South Africa is looking at reviving its game and red meat export industry after a three-year global ban following an outbreak of hand, foot and mouth disease has been lifted. The country’s Agricultural Department is now taking steps to resume trade. CCTV’s Sumitra Nydoo reported this story from Johannesburg.
To recover from the red meant ban, which has cost the country $1.5 billion in the last three years, South Africa will need to ensure strict controls for livestock and wild animals bred for consumption. European and Chinese inspectors are expected in South Africa next month to carry out assessments.
South Africa hopes to pass tests to resume meat exports after 3-year banSouth Africa is looking at reviving its game and red meat export industry after a three-year global ban following an outbreak of hand, foot and mouth disease has been lifted. The country’s Agricultural Department is now taking steps to resume trade. CCTV’s Sumitra Nydoo reported this story from Johannesburg.
Hand, foot and mouth disease is highly contagious and has devastating effects on animals. It is usually carried by buffalo at game reserves. South Africa has taken steps to create a buffer zone between freely-roaming wild animals and disease-free livestock. Animals such as cattle in the buffer zone are vaccinated to prevent the disease from spreading to free zones, but the process has to be well managed.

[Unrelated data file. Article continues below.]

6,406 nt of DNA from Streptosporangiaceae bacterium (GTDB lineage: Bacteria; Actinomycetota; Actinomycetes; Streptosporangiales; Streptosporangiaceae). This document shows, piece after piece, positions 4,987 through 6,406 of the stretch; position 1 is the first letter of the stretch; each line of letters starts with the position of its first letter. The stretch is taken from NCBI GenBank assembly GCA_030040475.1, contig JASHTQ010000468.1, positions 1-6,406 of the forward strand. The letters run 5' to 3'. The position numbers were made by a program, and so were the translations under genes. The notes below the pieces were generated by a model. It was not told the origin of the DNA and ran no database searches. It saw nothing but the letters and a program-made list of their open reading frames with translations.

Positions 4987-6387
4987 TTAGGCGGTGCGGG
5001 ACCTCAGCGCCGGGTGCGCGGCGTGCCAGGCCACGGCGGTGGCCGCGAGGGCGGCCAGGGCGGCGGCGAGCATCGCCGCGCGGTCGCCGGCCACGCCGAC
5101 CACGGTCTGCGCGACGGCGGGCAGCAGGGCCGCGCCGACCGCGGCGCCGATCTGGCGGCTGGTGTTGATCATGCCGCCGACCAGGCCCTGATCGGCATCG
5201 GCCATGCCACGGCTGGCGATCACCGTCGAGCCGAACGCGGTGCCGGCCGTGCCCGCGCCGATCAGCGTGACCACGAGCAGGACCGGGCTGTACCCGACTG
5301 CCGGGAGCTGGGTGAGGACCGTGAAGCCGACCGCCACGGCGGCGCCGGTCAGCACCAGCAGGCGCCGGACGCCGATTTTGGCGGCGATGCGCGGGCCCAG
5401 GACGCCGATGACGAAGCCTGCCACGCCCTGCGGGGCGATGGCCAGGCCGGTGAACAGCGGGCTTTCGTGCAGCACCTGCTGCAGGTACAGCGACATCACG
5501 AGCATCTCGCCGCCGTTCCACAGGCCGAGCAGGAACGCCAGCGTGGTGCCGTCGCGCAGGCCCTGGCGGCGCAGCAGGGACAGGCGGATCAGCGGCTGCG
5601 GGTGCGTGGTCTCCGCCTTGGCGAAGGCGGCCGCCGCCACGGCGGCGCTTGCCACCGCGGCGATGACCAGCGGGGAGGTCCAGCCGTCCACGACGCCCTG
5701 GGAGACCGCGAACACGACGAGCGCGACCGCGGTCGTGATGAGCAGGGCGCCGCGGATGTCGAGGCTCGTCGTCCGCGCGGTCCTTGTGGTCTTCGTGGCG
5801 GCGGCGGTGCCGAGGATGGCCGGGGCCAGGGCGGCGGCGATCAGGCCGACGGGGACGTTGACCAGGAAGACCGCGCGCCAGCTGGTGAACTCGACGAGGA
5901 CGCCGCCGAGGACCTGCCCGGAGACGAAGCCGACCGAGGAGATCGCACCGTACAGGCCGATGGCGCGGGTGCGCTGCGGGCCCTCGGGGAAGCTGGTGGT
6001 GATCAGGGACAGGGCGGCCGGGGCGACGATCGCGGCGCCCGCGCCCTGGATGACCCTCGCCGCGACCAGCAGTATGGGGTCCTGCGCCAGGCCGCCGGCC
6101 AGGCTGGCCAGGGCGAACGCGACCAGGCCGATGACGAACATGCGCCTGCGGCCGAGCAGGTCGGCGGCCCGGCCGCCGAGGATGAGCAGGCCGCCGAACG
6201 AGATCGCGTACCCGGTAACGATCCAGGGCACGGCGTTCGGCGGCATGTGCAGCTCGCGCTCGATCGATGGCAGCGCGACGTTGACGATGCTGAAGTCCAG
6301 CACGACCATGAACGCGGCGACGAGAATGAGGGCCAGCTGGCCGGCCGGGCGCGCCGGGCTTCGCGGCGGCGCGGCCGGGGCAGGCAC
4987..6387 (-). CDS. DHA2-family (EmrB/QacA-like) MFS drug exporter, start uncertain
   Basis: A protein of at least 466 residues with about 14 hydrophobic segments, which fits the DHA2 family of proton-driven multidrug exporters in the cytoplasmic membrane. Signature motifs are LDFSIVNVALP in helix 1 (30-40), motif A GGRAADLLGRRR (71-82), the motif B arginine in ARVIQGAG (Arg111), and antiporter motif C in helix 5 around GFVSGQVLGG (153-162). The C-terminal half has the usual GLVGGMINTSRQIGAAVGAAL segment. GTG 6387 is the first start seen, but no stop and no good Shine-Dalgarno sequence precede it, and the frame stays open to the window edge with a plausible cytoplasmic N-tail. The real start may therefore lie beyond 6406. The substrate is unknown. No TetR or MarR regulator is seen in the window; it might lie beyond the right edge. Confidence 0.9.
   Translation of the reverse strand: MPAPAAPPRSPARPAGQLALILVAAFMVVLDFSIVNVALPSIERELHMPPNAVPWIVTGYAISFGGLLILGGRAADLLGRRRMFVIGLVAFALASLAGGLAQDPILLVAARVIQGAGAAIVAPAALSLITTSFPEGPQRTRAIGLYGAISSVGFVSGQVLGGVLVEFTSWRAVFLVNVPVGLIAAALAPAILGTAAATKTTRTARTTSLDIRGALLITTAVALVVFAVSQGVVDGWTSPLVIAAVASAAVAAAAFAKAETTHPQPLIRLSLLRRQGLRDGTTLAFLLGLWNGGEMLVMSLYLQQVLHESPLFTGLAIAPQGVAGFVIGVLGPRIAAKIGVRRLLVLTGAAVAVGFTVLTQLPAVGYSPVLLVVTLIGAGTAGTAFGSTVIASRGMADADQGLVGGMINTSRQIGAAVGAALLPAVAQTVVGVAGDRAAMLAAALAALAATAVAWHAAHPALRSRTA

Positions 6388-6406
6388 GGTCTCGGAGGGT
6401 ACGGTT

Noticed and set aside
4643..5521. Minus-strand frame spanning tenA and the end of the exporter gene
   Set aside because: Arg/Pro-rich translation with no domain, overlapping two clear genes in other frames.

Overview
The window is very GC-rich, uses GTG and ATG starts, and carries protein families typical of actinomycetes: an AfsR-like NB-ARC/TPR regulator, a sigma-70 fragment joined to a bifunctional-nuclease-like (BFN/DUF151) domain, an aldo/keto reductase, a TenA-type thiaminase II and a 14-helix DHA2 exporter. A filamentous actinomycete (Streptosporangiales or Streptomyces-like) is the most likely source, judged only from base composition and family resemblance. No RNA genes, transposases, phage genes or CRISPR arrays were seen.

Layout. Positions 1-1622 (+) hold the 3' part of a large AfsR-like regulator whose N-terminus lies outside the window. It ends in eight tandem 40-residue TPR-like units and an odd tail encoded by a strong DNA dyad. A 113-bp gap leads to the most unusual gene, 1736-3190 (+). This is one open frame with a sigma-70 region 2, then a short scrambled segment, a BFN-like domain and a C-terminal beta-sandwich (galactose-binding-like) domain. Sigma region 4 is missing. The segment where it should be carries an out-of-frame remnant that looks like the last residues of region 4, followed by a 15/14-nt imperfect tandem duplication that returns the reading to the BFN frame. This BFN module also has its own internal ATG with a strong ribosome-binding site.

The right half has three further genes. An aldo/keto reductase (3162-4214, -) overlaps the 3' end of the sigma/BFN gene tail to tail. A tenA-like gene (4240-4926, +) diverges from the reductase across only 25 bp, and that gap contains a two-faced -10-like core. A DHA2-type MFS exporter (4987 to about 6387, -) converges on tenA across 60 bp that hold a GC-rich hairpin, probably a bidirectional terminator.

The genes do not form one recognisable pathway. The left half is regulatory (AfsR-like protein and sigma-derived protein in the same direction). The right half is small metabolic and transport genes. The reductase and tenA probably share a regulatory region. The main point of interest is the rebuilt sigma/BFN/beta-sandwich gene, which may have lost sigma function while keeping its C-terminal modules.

“If you take a look at Botswana and our neighbors Namibia, which are exporting meat currently to Europe, they also got the foot and mouth in their countries, but it’s well managed through red lines, the boundaries and barriers where cattle don’t cross,” agricultural economist at Absa Bank Ernest Janovsky said.
While South Africa is a net importer of red meat, experts believed the industry can grow into an exporting one.
In the meantime, some industry players have raised their concerns about what a thriving export market could do to the local consumer market. South African consumers are already struggling with high meat prices that have risen by almost double the inflation rate in the last year. Game meat is even more expensive, and could get higher once exports resume.
Experts have welcomed government’s decision to renegotiate trade terms to export meat, but said that South Africa should also negotiate better trade conditions. Current economic blocs such as the European Union look at geographical location, and not individual products, which means if there’s an outbreak in an isolated area, the whole country receives a blanket ban.
A more fair method would be using a commodity-based trade agreement, where each product is evaluated individually to determine if it is a heath threat, Peter Oberem, president of Wildlife Ranching SA said.